A Clockwork Orange is a frightening fable about good and evil, and the meaning of human freedom. When the state undertakes to reform Alex to "redeem" him, the novel asks, "At what cost?"
This edition includes the controversial last chapter not published in the first edition, as well as Burgess' introduction, "A Clockwork Orange Resucked".
©1962, 1986 The Estate of Anthony Burgess; (P)2007 HarperCollins Publishers
"I do not know of any other writer who has done as much with language as Mr. Burgess has done here - the fact that this is also a very funny book may pass unnoticed." (William S. Burroughs)
Obviously, this is a very tough read, both for content and writing. But by listening to this audio book, I was able to understand the fascinating language that Burgess created a lot more than I had while trying to read it myself. Lots of violence, yes, but a very interesting take of what Burgess calls a clockwork orange - someone who has no choice when it comes to good or evil. They are simply either good or evil without any thought to the other. I liked that that the audiobook included Burgess' introduction as well as his reading of the first 4 chapters.
I like how it shows that the "Authorities" are not much better than the street thugs as far as morals go, only in perception. I loved the movie, and the book just fills in the details that you can't fit into a 90 film.
Taxi Driver, it has a similar main character
He does really well with the accent and makes the character come to life. (I only wish there were a few more actors and sound effects, think old radio and I will give 5 stars)
Well worth your time
My favorite part is Tom Hollander's voice for Dim. Absolutely hysterical.
After the audiobook finishes, there are an extra two chapters of Anthony Burgess reading a Clockwork Orange! Although I was not ready to listen to this after finishing the entire text, I really appreciate the extra piece of audio and will listen to it another time. Although not as entertaining as Hollander, it's always interesting to hear the author read their own work.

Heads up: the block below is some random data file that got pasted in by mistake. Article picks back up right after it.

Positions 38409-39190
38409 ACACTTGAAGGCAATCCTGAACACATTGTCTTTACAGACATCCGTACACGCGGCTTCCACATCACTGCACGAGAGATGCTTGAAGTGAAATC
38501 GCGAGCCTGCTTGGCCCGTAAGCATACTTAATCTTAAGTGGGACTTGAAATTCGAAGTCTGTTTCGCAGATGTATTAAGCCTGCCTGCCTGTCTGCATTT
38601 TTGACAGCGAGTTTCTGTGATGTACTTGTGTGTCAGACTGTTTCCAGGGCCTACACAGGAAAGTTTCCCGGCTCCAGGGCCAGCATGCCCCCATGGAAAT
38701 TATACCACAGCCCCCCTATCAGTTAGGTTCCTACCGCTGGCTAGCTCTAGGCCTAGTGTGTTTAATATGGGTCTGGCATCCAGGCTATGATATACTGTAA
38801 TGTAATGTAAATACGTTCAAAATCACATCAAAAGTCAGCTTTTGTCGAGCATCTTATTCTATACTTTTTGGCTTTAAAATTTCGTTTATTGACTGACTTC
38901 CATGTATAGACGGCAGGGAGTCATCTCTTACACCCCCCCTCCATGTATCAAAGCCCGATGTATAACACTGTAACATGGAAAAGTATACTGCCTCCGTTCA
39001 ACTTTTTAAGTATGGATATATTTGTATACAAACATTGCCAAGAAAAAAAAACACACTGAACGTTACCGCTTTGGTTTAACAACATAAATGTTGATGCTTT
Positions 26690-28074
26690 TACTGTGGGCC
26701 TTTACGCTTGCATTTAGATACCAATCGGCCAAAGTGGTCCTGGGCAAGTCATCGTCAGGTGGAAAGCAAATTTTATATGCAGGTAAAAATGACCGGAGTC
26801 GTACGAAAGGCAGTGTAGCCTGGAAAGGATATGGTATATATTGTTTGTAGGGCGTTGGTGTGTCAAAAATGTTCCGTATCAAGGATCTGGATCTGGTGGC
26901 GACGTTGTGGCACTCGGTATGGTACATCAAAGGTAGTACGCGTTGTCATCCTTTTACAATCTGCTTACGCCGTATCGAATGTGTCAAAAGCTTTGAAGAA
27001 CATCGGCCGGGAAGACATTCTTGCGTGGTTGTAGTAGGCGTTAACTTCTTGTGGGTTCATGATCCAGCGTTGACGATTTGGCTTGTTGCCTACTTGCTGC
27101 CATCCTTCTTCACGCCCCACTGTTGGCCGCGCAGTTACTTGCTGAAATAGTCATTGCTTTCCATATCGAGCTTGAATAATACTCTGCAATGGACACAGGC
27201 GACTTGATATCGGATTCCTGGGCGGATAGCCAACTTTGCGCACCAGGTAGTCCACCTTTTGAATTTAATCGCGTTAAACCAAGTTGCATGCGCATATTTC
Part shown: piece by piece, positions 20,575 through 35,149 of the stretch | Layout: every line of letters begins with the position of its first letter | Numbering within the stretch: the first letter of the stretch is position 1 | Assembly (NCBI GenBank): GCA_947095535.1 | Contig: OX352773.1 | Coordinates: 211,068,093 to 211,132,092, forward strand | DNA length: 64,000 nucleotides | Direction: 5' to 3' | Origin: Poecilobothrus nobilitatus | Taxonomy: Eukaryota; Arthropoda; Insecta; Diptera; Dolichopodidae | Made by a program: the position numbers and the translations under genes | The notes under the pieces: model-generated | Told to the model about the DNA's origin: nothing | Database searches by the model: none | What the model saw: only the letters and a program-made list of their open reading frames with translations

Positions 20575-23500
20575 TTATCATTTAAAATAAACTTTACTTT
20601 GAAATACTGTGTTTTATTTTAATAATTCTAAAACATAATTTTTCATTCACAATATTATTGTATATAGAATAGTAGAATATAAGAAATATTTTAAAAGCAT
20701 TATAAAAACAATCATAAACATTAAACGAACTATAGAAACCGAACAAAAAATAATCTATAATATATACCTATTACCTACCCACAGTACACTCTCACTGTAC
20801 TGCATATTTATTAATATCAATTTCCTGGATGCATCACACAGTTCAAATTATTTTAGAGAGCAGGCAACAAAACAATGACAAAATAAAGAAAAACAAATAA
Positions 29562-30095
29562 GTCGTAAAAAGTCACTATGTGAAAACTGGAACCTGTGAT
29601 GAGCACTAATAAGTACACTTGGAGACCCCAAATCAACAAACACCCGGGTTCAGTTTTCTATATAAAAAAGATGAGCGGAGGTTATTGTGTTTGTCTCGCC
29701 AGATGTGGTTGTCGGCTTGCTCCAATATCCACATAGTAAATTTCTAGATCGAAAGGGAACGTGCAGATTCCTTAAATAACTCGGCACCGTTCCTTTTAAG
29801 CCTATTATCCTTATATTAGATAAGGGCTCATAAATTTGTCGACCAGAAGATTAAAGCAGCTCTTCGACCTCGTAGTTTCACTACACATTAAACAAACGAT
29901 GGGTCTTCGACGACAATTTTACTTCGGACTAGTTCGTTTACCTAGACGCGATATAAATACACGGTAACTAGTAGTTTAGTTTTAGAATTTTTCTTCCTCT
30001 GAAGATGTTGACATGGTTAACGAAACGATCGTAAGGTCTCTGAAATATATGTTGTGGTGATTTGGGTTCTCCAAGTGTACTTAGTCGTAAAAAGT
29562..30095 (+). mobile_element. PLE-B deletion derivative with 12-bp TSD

I agree that audiobooks seem like a good format for this text because you don't allow yourself to get caught up in the meaning of inventive, mind-bending words.
(Good intro written by author placing film and American version in context and contrast with the author's intent
Nadsat is tough to get used to at first, so having a dictionary up while listening is probably a good idea. A lot of the words are used multiple times (viddy, rooker, plot, veck), so those are easy to pick up.
Great performance by the *humble narrator* and the various voices that he does.
About the 21st chapter: I liked it omitted. There are enough options where the main character comes of age. Those who argue that the denouement happens in the last chapter say so because they want to believe that there is good in everyone and some people just grow up. I think that the denouement comes with Alex getting his choice back late in the 20th chapter. The motif of freedom is much more important than the motif of coming of age.
I had not a clue what I was getting in to. All I knew was that CwOrange was a literary classic and that I'd never read it or had a clue what it was about.
Wow!! What a difficult read!! By about the second chapter, you'll become familiar with some of that slang that's used, and the book gets a lot easier to read from there.
Can't say enough good things. The performance has made me earmark the narrator and see what else he's read.
I'd love to get into more detail, but I hate reviews that give away plot points.
Absolutely worth the credit.